What we do know is that Cole, along with witnesses Evan Westlake and Anthony Craig, were all granted immunity during the trial, but there's no word on if that immunity affects Cole's parents. The Cole family have largely kept out of the media, but local blogs have suggested that Cole's parents were out of town, thus becoming the backup option as the partying continued.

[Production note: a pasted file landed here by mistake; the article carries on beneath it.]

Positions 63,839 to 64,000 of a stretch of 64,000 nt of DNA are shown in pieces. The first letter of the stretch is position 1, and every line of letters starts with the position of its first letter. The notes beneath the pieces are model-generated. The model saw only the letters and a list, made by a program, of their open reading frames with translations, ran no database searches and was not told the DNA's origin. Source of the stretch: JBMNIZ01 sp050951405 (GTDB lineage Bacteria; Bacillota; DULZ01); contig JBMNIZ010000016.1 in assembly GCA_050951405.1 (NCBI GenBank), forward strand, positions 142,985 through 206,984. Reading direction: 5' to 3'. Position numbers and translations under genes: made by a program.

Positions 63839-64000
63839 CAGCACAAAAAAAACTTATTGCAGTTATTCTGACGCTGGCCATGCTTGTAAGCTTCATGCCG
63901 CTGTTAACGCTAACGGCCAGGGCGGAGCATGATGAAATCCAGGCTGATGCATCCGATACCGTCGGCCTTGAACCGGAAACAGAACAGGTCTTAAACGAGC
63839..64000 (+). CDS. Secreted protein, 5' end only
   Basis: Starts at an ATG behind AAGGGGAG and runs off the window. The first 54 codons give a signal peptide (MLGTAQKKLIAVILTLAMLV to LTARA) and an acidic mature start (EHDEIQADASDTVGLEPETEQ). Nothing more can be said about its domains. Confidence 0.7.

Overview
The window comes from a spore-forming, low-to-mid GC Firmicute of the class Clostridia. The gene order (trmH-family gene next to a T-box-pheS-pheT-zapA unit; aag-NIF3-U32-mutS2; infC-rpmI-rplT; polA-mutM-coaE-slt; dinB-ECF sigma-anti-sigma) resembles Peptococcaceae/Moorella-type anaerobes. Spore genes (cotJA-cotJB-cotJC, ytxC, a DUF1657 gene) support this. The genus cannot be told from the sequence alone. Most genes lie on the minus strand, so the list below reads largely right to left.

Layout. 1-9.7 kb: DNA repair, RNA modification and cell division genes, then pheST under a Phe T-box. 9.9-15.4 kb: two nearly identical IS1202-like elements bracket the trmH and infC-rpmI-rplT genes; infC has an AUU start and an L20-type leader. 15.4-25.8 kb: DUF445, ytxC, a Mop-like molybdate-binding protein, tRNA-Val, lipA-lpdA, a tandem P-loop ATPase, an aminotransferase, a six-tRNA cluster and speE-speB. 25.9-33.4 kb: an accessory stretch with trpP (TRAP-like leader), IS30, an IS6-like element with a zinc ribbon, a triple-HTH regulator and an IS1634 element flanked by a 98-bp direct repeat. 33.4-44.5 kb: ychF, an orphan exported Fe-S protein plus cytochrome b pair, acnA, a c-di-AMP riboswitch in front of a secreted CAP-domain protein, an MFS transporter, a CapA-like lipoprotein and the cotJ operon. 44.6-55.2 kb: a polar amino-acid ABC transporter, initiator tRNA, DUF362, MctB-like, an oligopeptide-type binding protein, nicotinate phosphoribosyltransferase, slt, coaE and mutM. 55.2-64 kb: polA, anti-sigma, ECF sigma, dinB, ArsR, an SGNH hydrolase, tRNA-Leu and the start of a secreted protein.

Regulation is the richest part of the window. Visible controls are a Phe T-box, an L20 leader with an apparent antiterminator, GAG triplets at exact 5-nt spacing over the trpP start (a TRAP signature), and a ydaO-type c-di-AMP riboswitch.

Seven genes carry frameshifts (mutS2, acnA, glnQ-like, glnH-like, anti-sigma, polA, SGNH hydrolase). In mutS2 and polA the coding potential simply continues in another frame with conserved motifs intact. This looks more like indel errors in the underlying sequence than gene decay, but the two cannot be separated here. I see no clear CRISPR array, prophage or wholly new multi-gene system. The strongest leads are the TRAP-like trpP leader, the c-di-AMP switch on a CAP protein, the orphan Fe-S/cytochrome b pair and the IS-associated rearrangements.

DeWine, the attorney general, said after the first verdict was handed down last month that he didn't expect the three players with immunity to be charged unless his investigators found something particularly new. Among the potential charges the grand jury might find, he cited failure to report child abuse, tampering with evidence, and more. Cole deleted a video that may never see the light of day and his parents — like so many others in Steubenville and around the country — may end up looking for more answers about what could have gone right that evening than they may face punishment for what went so wrong.